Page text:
Date of Award


Document Type


Degree Name

Master of Arts in Classical Studies

Thesis Advisor

Dr. Alisa DeBorde

Committee Professor

Dr. Anita Simpkins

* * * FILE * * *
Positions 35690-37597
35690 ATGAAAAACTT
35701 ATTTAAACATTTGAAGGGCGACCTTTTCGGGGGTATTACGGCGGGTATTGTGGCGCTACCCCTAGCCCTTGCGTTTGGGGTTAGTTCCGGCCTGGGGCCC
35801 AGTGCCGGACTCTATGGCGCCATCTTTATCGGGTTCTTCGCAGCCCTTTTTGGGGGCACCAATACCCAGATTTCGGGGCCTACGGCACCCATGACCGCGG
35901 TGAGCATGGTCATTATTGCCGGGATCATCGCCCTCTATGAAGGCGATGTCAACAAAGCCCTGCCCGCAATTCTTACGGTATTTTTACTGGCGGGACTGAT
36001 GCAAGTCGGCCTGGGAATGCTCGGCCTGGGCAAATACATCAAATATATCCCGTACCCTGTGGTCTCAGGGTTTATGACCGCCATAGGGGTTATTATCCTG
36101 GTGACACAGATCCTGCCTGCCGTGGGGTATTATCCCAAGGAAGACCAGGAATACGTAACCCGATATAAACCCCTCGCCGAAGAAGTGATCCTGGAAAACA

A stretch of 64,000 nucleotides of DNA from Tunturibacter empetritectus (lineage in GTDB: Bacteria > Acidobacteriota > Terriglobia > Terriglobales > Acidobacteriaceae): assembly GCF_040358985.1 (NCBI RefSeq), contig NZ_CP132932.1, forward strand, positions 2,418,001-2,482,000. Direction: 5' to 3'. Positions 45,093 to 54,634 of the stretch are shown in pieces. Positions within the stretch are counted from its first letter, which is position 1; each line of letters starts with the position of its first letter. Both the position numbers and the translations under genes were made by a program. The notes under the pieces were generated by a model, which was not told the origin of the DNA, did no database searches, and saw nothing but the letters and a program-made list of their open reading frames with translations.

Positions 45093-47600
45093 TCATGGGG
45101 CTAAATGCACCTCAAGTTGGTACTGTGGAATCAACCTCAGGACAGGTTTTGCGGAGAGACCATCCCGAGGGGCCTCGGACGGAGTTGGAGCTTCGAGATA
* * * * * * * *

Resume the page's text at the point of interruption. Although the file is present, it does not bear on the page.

C.S. Lewis is unquestionably one of the more enduring influences in the 20th century, due in part to his personal popularity during his lifetime, as well as to his prolific and approachable oeuvre in wide-ranging genres such as apologetics, fiction, and public debate and address. Lewis has only become more popular since his death, with continued interest building after the more recent development of movie interpretations depicting both his fiction and life. C.S. Lewis’s corpus is certainly vast, and even more has been written about C.S. Lewis and his writings since his death. Strong scholarship exists, particularly in the areas of literary criticism and theological analysis; however, significantly less work has been done examining the rhetorical aspects of Lewis’s work. James Beitler, professor of English at Wheaton College, asserts, “However, in spite of widespread praise for Lewis’s persuasiveness as well as his own interest in the topic, only a relatively small group of scholars have turned to rhetoric—the study and practice of the art of persuasion—to understand Lewis’s corpus, and many who have done so have argued that we need more scholarship exploring how Lewis’s writings work rhetorically” (353). This gap between literary and theological analysis and rhetorical analysis is significant considering Lewis’s classical education and skillful use of the art of rhetoric. To begin to lessen this gap, in this paper, I will examine Lewis’ use of the rhetoric of myth through his final novel, Till We Have Faces, by comparing how he presents Orual’s judicial rhetoric with his own use of myth to persuade the reader of important truths about the roles reason and imagination play in spirituality, about identity, and about the nature of love. This comparison will illuminate Lewis’s beliefs on the limitations of direct persuasive rhetoric versus the natural working of the rhetoric of myth.